Plot: John (Wilson) and Jeremy (Vaughn) crash weddings. No matter what the wedding, they have a cover story to go with it - and a girl to go home with that night. Their only guideline - a strict set of rules that they live by. Things are going great - until John convinces Jeremy to break the rules.
Reviewed492 words (Est. Reading Time 2m 27s)
- ...Wilson and Vaughn are a surprisingly good comedy duo, which helps this film recover from a somewhat cliched plot.
The “surprising smash comedy of 2005” has hit DVD. Heather and I had heard a lot of critics’ raves about Wedding Crashers, but not much word-of-mouth buzz.
Still, the previews made it look comical, so we decided we’d give it a shot. Still, Owen Wilson is always fun to watch, and Vince Vaughn shouldn’t be able to drag him down too much, right? That was my thinking going in. Thankfully, it turned out I didn’t have much to fear.
Owen Wilson always seems to do well on-screen, whether it’s in a more serious role similar to Behind Enemy Lines (2001) or a more comical one like Zoolander or the Shanghai Noon / Shanghai Knights (2003) films. He has an easy, goofy charm about him that makes him a likeable guy, no matter what kind of dimwitted buffoon he may be playing.
In Wedding Crashers, his charm is accentuated more than usual by the brash counterpoint of Vince Vaughn. While Owen easily seems to be able to woo the girls with his fake charms in the film, Vince usually comes out looking like the over-horny nerd in comparison.
Christopher Walken is remarkably understated in his role in Wedding Crashers, providing more of a familiar face than much of anything else. Jane “Dr. Quinn” Seymour also is on hand, and turns in a surprisingly fresh and funny performance that most viewers never would have expected from her. Even the little old lady from The Wedding Singer is back, in a small performance as an irritable grandma.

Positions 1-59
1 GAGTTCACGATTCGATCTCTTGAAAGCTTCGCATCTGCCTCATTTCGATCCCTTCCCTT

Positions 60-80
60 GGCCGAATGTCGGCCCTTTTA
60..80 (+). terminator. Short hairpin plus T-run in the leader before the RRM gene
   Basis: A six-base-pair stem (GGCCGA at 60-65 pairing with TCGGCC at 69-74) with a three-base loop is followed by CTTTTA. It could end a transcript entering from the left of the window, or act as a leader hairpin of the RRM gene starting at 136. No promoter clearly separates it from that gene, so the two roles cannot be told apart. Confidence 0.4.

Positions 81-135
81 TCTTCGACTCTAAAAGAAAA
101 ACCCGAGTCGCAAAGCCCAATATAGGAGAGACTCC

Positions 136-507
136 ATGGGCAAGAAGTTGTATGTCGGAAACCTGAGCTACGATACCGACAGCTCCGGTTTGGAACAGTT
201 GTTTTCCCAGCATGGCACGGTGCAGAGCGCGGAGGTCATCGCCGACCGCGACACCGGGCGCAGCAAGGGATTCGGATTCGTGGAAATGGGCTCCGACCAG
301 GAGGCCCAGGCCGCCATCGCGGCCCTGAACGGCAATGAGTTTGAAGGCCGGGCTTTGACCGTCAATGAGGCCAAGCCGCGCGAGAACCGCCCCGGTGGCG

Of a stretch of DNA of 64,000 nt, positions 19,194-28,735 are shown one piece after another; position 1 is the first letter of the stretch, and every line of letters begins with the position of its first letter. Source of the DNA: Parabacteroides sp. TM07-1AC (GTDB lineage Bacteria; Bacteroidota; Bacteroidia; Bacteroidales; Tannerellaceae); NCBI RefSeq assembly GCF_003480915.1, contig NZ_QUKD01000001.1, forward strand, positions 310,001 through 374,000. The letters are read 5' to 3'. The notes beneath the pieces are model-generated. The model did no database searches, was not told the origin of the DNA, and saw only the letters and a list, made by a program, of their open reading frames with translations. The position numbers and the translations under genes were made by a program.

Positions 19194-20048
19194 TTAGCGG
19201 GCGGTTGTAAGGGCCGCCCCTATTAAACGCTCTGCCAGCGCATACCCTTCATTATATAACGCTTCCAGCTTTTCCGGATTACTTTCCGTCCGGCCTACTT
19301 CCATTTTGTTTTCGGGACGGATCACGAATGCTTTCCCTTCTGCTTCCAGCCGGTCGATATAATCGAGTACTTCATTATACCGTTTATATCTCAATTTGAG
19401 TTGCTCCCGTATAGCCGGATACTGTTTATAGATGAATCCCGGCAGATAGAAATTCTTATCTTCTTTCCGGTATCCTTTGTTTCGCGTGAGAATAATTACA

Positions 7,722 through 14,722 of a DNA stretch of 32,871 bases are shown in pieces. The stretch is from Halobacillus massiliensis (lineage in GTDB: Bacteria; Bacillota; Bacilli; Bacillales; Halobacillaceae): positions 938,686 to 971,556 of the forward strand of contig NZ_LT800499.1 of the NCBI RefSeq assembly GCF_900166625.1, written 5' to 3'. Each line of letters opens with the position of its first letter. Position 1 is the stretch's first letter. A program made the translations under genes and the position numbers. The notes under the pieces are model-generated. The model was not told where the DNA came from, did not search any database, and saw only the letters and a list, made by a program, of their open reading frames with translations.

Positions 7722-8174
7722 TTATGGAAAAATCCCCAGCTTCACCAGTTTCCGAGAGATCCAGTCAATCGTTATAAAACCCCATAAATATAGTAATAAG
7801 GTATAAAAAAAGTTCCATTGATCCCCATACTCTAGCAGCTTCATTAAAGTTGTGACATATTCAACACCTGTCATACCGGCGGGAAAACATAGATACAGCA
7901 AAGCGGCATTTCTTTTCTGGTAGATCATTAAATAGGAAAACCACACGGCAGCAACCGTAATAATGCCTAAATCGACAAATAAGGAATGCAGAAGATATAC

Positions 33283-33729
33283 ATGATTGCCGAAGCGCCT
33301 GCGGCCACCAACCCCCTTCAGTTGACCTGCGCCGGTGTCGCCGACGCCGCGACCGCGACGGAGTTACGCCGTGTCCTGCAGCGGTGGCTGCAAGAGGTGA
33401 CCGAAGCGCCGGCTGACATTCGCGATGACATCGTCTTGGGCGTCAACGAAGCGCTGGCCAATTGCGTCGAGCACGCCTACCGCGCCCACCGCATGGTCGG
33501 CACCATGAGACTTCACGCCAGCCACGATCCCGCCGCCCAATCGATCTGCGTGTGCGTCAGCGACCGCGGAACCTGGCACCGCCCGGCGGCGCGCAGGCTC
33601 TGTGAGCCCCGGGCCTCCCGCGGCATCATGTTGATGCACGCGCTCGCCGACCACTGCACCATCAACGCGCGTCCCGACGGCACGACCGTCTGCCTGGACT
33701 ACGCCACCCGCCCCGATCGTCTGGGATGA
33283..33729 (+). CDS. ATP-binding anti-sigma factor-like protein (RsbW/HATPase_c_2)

With the great cast all performing up to par, Wedding Crashers is looking to be one of the better comedies of recent years. Unfortunately, while the plot starts out refreshingly original, it gradually winds down to more of the same schlock as most romantic comedies. Luckily, the acting is able to lift the film above the norm, breathing a little more life into some of the more cliched parts of the film. Director David Dobkin does a good job of keeping the pace moving, and the blossoming romance between Wilson and Rachel McAdams does play out well.
The Wedding Crashers DVD offers up two versions of the film: the theatrical version and the “uncorked” version. The “uncorked” version shifts the rating from R to Unrated, and tosses in an extra 9 minutes of footage. Unfortunately, while normal comedies usually tap out at about an hour and a half, even the theatrical version almost hits the 2 hour mark, making for a rather long time to keep a joke going.
If the director had managed to shorten it up a little bit, Wedding Crashers would have benefited. Although the actors are surprisingly refreshing (and I wouldn’t be surprised to see Wilson and Vaughn team up again in the near future), the plot falls a little too much into the cliches, and the movie does drag a little bit at times.
Still, it’s got plenty of hilarity, so most will enjoy the ride with these Wedding Crashers.